It has been a great privilege to work with some of the world’s foremost AI practitioners and to edit this ambitious reference work, which seeks to provide an international comparative guide to global artificial intelligence regulation. Its timing is serendipitous as several major jurisdictions have begun the process of enacting laws, most notably the European Union’s Artificial Intelligence Act (EU AIA), and the Canadian Artificial Intelligence and Data Act.
Artificial intelligence and machine learning are, to quote the late Arthur C. Clarke, sufficiently advanced to be indistinguishable from magic. The technology is undoubtedly a force for good, but can, when misused, cause great harm. That said, there is a clear and present need to educate the public about its capabilities and limitations – and to unpack media driven stereotypes from reality. This baggage is the biggest curse that we bring with us when we consider artificial intelligence and the very anthropomorphism of its description does not help.
AI is not clever and is not generally sentient, despite the assertions of some wayward Google engineers. In its current form it is a remarkable expression of applied algorithmic models and deep computation.
Regulating AI faces the same challenges. Nations stand at an inflection point between addressing concerns with the technology (which may not be relevant given the current state of the art), and encouraging investment in developing and refining AI further to provide economic growth. Great efforts are being expended currently by a spectrum of vested interests to either increase standards of regulation, reduce them, or even remove them altogether.
The European Union has seen the great success with which data related measures such as the General Data Protection Regulation (or “GDPR”) have been adopted as a gold regulatory standard around the world. The EU AIA seeks to follow in those footsteps with a measure that seeks to piggyback onto the existing EU product safety regime. However, that proposed measure lacks one of the most critical elements which many would hope to see from such a law — an ability for those harmed by artificial intelligence to seek a right of redress. The EU AIA also has little to say on the topic of environmental harms caused by the immense computing power of such technologies, or, in contrast to an approach advocated in Australia, the human rights which may be affected by its use or misuse.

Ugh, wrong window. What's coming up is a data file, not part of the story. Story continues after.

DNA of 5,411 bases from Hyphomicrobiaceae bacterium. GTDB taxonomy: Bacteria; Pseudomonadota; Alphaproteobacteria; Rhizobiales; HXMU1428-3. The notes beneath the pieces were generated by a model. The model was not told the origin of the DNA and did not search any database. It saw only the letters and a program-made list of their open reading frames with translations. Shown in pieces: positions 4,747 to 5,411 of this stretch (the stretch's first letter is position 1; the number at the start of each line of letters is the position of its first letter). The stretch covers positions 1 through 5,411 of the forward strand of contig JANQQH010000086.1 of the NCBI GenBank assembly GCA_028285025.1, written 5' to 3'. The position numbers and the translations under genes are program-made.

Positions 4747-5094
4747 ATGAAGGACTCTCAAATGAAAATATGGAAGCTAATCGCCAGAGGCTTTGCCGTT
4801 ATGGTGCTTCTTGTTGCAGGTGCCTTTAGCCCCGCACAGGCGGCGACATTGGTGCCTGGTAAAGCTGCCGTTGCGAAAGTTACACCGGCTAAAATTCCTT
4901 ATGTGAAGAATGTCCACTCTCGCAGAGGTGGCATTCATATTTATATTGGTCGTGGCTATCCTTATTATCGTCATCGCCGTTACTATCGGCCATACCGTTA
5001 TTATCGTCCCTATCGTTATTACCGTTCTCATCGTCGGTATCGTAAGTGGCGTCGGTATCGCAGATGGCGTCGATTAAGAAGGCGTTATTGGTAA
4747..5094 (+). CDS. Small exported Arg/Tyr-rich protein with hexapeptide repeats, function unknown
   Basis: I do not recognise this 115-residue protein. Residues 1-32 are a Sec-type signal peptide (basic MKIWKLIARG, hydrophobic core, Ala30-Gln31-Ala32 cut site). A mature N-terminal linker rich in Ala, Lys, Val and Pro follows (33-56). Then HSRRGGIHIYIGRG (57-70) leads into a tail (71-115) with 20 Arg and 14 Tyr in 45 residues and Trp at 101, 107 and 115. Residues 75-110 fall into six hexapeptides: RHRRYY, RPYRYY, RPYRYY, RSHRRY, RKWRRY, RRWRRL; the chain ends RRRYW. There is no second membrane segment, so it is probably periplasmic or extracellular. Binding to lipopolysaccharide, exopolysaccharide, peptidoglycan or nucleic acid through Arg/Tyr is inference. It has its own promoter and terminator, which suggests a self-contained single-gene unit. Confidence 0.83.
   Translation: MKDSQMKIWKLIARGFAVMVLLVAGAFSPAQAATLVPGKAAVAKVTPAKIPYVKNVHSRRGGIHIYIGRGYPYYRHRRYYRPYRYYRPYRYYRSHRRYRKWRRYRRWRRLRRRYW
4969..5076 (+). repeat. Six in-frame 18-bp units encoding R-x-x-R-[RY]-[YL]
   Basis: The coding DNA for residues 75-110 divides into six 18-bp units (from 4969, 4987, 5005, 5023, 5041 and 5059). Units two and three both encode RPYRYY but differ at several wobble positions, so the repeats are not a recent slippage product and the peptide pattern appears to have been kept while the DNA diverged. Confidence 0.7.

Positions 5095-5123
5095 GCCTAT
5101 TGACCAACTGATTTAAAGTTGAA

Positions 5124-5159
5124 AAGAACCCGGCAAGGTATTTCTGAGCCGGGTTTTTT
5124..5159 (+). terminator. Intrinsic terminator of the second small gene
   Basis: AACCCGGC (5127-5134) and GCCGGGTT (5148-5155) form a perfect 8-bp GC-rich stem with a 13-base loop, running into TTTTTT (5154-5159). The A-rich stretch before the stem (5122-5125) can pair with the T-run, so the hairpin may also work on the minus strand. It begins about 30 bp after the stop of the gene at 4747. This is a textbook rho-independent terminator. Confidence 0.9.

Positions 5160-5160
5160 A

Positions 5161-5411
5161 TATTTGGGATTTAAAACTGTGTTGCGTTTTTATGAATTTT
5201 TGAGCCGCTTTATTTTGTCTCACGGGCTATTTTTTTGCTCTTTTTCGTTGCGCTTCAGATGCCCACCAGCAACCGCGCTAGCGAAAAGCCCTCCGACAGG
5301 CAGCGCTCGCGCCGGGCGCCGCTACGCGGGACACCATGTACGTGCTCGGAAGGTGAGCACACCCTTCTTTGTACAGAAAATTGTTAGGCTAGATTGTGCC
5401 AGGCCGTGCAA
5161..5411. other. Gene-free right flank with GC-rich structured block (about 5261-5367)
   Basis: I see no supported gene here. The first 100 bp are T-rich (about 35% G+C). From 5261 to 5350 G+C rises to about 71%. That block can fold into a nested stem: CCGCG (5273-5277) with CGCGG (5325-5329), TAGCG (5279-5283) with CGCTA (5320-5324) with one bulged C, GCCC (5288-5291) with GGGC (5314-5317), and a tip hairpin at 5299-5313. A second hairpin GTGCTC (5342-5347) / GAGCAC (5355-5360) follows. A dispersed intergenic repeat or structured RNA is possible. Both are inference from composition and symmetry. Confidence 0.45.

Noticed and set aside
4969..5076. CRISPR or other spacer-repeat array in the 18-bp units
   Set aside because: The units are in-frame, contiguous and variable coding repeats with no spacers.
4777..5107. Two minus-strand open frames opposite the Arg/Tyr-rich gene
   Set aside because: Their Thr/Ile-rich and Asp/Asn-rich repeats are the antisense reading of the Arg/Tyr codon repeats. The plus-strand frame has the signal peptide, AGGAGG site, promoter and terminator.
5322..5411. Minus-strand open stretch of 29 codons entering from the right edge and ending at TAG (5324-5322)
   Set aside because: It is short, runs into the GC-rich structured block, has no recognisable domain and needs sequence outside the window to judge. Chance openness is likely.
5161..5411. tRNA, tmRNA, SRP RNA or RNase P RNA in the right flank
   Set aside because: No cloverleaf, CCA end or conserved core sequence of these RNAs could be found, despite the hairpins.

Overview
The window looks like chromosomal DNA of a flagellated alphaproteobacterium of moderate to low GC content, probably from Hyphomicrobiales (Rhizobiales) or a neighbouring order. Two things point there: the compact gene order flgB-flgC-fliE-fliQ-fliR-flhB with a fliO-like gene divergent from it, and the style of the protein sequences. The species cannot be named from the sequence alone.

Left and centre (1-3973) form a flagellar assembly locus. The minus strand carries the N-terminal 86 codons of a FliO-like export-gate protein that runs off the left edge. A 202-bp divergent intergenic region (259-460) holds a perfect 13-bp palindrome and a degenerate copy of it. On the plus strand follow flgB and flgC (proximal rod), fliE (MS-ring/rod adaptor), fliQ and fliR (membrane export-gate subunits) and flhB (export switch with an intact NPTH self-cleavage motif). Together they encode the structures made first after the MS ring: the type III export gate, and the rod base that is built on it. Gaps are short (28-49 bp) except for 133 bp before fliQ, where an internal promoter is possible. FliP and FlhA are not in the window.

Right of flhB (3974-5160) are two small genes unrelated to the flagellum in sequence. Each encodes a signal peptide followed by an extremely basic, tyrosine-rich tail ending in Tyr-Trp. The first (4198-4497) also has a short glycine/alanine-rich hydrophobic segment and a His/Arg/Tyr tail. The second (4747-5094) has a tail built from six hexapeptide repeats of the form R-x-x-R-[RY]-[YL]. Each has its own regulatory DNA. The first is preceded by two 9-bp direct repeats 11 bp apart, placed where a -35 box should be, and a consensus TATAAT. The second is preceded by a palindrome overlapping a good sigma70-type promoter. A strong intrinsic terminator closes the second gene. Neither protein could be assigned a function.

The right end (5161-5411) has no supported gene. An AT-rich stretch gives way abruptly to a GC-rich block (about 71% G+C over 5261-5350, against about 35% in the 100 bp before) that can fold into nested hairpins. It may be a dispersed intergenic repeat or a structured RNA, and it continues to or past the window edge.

The UK has taken the opportunity to forge a different direction following its divorce from the EU, and in the US, individual state capitols are triggering a wave of laws which are focusing on restricting the use of biometric information, as well as enhancing personal data rights.
One thing is clear. Law and regulation in this field will be advancing at a lightning pace. This Law Over Borders Comparative Guide is a first step forward in what is likely to be a dramatic and accelerated evolution.
Such is the reach and impact of artificial intelligence that you will inevitably be asked to provide a professional view on harms and liability in relation to existing laws that were never intended to deal with its consequences. Our hope is that we can, at the very least by reference to this guide, provide you with signposts for these existing areas, as well as the direction of travel for future regulatory measures.
The law in this edition is as stated in September 2022.